Access Type

Open Access Dissertation

Date of Award

January 2016

Degree Type


Degree Name




First Advisor

Heather Dillaway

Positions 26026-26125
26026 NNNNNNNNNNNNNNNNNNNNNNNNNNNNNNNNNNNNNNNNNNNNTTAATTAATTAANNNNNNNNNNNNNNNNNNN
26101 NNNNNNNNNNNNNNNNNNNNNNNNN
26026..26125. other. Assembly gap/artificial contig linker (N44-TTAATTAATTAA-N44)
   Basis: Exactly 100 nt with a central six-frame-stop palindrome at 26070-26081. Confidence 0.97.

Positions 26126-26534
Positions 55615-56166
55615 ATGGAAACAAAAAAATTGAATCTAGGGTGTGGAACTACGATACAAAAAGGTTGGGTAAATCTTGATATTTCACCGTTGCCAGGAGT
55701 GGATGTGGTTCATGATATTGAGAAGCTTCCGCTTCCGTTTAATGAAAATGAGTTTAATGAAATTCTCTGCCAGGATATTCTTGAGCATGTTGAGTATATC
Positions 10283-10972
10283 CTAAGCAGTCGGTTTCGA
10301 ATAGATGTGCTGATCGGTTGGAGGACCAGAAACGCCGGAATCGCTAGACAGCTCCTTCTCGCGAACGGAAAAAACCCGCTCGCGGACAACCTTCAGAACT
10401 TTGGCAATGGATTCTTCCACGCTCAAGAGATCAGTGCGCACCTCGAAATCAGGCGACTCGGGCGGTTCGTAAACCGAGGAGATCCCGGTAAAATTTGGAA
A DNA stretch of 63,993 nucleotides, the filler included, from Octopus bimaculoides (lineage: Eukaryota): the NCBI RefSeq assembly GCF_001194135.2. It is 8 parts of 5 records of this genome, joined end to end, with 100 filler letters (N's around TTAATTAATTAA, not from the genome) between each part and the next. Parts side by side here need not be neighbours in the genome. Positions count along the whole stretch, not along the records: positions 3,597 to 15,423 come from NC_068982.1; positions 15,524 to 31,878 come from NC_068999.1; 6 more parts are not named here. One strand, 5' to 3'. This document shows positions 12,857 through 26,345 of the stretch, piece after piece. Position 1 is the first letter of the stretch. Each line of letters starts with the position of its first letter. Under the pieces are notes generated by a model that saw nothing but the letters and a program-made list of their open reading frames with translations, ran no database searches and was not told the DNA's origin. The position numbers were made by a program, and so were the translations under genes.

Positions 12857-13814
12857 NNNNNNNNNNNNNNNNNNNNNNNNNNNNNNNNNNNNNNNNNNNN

In this dissertation, I sought to give postpartum women their own voices so that they could help define the postpartum experience on their own terms. It fills important gaps within the literature on new mothers’ experiences. A phenomenological approach was used, emphasizing the lived experiences of the women, with an overlay of autoethnography, where the personal experience of the researcher becomes important primarily in how it illuminates the phenomenon being studied. Thus, my personal experience of pregnancy into early motherhood is interwoven throughout this dissertation. Forty-two women participated in the in-depth, face-to-face interview, followed by a questionnaire. The qualitative data was analyzed, specific themes became prominent, and were coded for this study. Little of the quantitative data obtained by the questionnaire was used for this study. The following are forefront in this study of understanding how do women learn to navigate the “new world” of motherhood. First, throughout pregnancy, labor, postpartum, and early motherhood women experience control in a variety of ways, specifically a lack of control. Secondly, women are often afraid of doing something wrong, during pregnancy, labor, birth, and motherhood, such as differing from the norms put forward by friends, family, and the medical field, leading to feelings of guilt. When things do go right, they can feel pride, but were not likely to express this in my study. The third area of study in this dissertation, is that mothers are judged in both appearance and motherwork. In a sense, two ideals, “The Motherhood Mandate” and “Beauty Mandate,” are fighting against one another, that of being and ideal mom in terms of mothering and of being an ideal woman in terms of beauty is intertwined. These three themes are discussed in relation to three sociological theories. Medicalization and Foucault’s “docile bodies” thesis both aid in explaining women’s thoughts and experiences, as well as constraints in the postpartum stage. The social constructionist approach of “doing gender,” is applicable as well, as a general framework under which women think and act.